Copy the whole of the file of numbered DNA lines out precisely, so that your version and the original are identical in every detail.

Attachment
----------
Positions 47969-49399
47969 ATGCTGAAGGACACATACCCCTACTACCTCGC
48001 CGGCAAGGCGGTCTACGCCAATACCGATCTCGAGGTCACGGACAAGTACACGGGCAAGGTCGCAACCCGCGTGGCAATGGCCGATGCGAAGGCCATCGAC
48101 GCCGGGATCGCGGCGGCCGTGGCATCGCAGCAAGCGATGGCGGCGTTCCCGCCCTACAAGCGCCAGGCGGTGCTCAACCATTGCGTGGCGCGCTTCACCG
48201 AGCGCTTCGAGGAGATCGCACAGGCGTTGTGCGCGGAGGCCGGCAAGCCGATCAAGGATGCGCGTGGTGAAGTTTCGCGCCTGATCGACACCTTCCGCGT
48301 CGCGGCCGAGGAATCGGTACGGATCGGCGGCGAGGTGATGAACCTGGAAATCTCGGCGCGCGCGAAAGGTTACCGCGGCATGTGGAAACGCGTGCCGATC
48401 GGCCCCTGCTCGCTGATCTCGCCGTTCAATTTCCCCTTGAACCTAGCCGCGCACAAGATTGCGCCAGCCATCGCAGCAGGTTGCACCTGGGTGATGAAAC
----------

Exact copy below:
Positions 47969-49399
47969 ATGCTGAAGGACACATACCCCTACTACCTCGC
48001 CGGCAAGGCGGTCTACGCCAATACCGATCTCGAGGTCACGGACAAGTACACGGGCAAGGTCGCAACCCGCGTGGCAATGGCCGATGCGAAGGCCATCGAC
48101 GCCGGGATCGCGGCGGCCGTGGCATCGCAGCAAGCGATGGCGGCGTTCCCGCCCTACAAGCGCCAGGCGGTGCTCAACCATTGCGTGGCGCGCTTCACCG
48201 AGCGCTTCGAGGAGATCGCACAGGCGTTGTGCGCGGAGGCCGGCAAGCCGATCAAGGATGCGCGTGGTGAAGTTTCGCGCCTGATCGACACCTTCCGCGT
48301 CGCGGCCGAGGAATCGGTACGGATCGGCGGCGAGGTGATGAACCTGGAAATCTCGGCGCGCGCGAAAGGTTACCGCGGCATGTGGAAACGCGTGCCGATC
48401 GGCCCCTGCTCGCTGATCTCGCCGTTCAATTTCCCCTTGAACCTAGCCGCGCACAAGATTGCGCCAGCCATCGCAGCAGGTTGCACCTGGGTGATGAAAC